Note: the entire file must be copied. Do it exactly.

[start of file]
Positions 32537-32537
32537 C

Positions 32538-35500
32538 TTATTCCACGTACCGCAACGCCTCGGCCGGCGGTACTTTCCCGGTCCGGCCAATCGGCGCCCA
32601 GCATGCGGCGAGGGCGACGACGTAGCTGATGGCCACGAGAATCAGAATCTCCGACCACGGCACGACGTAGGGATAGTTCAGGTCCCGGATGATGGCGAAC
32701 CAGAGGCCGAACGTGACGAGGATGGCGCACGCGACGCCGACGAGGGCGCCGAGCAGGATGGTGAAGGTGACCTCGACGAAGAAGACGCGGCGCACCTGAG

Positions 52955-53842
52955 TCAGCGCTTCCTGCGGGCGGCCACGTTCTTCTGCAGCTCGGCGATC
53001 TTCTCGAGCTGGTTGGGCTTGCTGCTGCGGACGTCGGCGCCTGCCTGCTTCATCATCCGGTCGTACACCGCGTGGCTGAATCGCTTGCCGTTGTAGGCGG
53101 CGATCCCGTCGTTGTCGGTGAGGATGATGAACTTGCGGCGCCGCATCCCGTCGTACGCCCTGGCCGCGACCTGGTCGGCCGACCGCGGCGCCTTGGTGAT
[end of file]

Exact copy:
Positions 32537-32537
32537 C

Positions 32538-35500
32538 TTATTCCACGTACCGCAACGCCTCGGCCGGCGGTACTTTCCCGGTCCGGCCAATCGGCGCCCA
32601 GCATGCGGCGAGGGCGACGACGTAGCTGATGGCCACGAGAATCAGAATCTCCGACCACGGCACGACGTAGGGATAGTTCAGGTCCCGGATGATGGCGAAC
32701 CAGAGGCCGAACGTGACGAGGATGGCGCACGCGACGCCGACGAGGGCGCCGAGCAGGATGGTGAAGGTGACCTCGACGAAGAAGACGCGGCGCACCTGAG

Positions 52955-53842
52955 TCAGCGCTTCCTGCGGGCGGCCACGTTCTTCTGCAGCTCGGCGATC
53001 TTCTCGAGCTGGTTGGGCTTGCTGCTGCGGACGTCGGCGCCTGCCTGCTTCATCATCCGGTCGTACACCGCGTGGCTGAATCGCTTGCCGTTGTAGGCGG
53101 CGATCCCGTCGTTGTCGGTGAGGATGATGAACTTGCGGCGCCGCATCCCGTCGTACGCCCTGGCCGCGACCTGGTCGGCCGACCGCGGCGCCTTGGTGAT